Reviving a ‘50s 4-plex on Holiday Park
text John T. O’Connor
There was a time in Florida’s history when big was not necessarily better. A time in the 1950s and 60s when folks from the frigid North would pack the Plymouth Satellite and head down the open road or take one of National or Northeast Airlines DC6 jets from Chicago or Washington to their getaway in Sunny Florida. While sometimes that getaway meant say, a house in Coral Ridge, often times it meant an ef- ficient co-op or apartment perfect for anything from a month to the full, 5-month “snowbird” season.
In this drone shot taken from directly above the courtyard shows the finished courtyard with plunge pool, the restored bridge, now serving as two, separate parkview decks, as well as the lawn facing Holiday Park.
Fort Lauderdale was a frenzy of building during that time, and neighborhoods specifically zoned for them saw a great number of multi- family developments built. Usually just one or two-stories, they have made today’s developers who live by the “best and highest use” mantra absolutely salivate. Apparently –– and sometimes unfortunately –– a little development of say, four or five apartments on one or two floors can –– depending on local zoning –– be demolished to make way for four or five townhouses of three or even four stories crammed onto a site. For developers, it’s hard to see beyond turning, say, 1,600 total square feet of saleable interior space into a lucrative 8,000 square feet.
Which is why we were so excited to come upon an owner/developer who could see the past decades of deferred maintenance and revive one of these special buildings that overlooks Holiday Park. Owner Adam Slone, by his own admission a fan of Mid-Century Modern design, brought this four-apartment complex back to life in a full renovation that is clean and timeless. The gut renovation, which included everything down to windows, doors, hardware, electrical and plumbing, pays homage to its original design, yet frees the residential building to become exactly what it wants to be in 2021.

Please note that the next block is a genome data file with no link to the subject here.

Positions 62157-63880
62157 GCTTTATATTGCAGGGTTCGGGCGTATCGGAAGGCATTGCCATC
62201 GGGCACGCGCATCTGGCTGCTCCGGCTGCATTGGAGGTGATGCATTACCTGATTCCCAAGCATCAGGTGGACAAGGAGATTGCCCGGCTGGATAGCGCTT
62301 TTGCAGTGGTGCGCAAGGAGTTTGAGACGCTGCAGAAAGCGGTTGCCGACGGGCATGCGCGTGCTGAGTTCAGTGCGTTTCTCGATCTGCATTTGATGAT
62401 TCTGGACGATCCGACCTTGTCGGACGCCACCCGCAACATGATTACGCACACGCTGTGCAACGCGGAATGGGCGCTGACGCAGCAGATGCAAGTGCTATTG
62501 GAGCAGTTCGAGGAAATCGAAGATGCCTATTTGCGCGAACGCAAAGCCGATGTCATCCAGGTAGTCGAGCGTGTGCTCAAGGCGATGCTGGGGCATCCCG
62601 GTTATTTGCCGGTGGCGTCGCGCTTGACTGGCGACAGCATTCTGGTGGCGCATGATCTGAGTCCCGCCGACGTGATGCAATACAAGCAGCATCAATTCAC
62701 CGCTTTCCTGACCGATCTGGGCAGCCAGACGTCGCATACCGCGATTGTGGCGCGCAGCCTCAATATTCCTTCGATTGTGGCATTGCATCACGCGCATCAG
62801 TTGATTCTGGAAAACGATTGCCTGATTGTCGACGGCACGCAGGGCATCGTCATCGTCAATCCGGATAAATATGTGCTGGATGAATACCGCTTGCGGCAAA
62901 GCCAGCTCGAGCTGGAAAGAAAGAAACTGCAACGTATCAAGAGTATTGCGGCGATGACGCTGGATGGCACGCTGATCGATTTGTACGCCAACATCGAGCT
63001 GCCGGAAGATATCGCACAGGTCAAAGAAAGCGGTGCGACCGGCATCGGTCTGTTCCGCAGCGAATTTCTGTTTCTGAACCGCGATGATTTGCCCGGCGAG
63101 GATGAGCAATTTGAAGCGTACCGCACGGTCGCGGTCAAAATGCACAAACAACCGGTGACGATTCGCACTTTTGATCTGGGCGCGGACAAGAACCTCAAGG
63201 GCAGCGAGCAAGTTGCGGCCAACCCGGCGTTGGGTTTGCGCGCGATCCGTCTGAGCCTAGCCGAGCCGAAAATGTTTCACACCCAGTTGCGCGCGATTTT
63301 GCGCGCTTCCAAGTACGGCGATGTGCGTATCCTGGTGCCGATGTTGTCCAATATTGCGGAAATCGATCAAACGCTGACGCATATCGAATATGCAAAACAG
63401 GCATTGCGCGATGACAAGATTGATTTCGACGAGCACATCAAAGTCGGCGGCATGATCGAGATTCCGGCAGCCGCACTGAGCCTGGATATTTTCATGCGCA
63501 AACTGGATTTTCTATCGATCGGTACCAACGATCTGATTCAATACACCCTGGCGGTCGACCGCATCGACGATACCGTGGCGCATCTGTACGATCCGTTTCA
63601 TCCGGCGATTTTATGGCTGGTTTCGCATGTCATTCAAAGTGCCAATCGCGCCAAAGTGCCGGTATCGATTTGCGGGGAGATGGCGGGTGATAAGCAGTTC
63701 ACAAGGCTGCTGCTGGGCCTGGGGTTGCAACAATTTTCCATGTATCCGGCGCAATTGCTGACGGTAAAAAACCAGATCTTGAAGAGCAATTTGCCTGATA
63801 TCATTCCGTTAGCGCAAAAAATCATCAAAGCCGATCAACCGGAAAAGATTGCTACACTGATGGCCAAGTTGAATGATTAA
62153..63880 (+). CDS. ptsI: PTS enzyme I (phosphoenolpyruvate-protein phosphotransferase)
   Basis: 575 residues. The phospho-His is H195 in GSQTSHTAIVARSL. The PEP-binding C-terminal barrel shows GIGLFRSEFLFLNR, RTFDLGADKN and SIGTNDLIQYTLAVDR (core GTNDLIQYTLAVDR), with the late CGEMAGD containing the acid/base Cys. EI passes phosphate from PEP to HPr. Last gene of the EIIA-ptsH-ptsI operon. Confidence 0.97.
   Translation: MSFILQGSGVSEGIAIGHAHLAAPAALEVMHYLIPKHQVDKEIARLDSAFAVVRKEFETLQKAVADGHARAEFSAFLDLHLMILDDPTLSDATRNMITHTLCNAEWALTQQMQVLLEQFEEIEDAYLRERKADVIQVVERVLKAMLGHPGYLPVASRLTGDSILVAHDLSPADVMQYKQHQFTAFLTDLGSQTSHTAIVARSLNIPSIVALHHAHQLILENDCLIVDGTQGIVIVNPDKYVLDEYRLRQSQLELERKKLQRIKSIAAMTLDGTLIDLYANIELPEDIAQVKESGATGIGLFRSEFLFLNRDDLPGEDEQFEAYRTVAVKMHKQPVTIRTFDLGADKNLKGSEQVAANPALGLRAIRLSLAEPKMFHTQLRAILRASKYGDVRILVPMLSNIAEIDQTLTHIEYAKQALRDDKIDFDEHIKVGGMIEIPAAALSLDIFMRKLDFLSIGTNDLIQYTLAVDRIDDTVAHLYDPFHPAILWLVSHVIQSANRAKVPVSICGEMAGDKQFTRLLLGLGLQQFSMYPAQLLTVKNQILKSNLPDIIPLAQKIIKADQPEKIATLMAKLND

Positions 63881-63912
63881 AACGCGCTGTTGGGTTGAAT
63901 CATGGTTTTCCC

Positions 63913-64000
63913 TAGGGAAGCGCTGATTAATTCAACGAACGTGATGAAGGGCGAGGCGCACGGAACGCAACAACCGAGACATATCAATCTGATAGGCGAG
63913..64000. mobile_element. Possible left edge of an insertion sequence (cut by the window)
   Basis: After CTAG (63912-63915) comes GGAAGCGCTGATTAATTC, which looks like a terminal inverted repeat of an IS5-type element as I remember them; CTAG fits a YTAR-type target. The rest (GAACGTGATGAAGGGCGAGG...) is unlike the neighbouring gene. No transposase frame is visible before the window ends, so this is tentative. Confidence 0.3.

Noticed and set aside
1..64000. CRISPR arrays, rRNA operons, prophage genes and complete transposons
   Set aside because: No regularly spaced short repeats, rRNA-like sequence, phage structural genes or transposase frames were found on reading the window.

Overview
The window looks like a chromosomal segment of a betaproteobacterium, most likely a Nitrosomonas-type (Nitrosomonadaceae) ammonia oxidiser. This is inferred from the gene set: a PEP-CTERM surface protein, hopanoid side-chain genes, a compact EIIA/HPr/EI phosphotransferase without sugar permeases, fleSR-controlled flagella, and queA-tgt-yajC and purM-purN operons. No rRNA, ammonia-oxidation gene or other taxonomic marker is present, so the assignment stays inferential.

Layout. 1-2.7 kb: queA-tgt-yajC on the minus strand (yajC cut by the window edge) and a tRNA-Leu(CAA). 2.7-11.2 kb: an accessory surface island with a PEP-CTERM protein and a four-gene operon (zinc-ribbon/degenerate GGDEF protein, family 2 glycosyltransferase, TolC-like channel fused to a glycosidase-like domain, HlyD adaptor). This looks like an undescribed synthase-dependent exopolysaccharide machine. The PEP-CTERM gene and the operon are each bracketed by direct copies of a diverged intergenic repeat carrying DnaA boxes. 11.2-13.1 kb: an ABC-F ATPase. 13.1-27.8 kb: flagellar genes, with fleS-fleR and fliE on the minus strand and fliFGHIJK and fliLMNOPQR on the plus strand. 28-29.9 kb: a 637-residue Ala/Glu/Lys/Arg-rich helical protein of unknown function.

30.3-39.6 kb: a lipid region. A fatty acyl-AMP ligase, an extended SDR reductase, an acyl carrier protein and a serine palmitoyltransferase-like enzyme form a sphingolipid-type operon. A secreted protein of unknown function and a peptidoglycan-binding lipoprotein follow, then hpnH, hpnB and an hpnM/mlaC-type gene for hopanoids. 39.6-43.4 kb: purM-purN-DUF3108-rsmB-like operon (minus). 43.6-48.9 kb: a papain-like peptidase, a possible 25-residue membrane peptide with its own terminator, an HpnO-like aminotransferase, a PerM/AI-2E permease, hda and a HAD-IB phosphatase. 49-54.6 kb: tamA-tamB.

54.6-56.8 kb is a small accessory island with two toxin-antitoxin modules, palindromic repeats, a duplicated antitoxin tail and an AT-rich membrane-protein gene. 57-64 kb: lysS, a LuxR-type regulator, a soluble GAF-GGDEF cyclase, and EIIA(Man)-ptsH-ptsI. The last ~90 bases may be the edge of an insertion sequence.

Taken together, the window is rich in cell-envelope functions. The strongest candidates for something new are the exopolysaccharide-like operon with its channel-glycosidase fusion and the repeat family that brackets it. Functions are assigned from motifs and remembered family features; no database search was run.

This fourplex on the Park is a textbook example of design from the mid-century era. On its exterior are “floating” staircases, brought to you by way of steel-reinforced concrete. Born in the Industrial Revolution the creativity of this material reached its zenith in Mid-Century Modern’s catwalks, folded plate roofs, eyebrows and biomorphic shapes. For this Victoria Park complex, Slone was careful to restore what needed to be kept, like the simple, open steel railings on staircases. Where elements of the house needed replacing, he was vigilant
to choose designs and materials that paid attention to the building’s era. Case in point: Slone swapped out the windows and exterior doors in all four units, selecting operable, impact glass windows with a finish that emulates the brushed aluminum of the originals. While interior walls and trim are universally white, matte-finish, large format floor tile is a neutral, warm grey porcelain. As all of the units now have an open floor plan with kitchen and breakfast bar open to living and dining, countertops are of engineered quartz in a coordinating tone and finish.
To give the complex the outdoor amenities it deserved without going overboard, Slone had a plunge pool added to the courtyard between the two buildings and in a wide expanse of grassy lawn between the structures and Holiday Park, he added a 12-foot circle of pea gravel where guests slink back at night in Adirondack chairs to enjoy the peace and quiet punctuated by crackling logs in the fire pit.
Placed on the market with Tim Singer & Associates as a fourplex, the property was under agreement in seconds. It’s no wonder why. With Slone’s eagle eye for good design, and his unerring sense of what this building was crying out for, he developed a dream.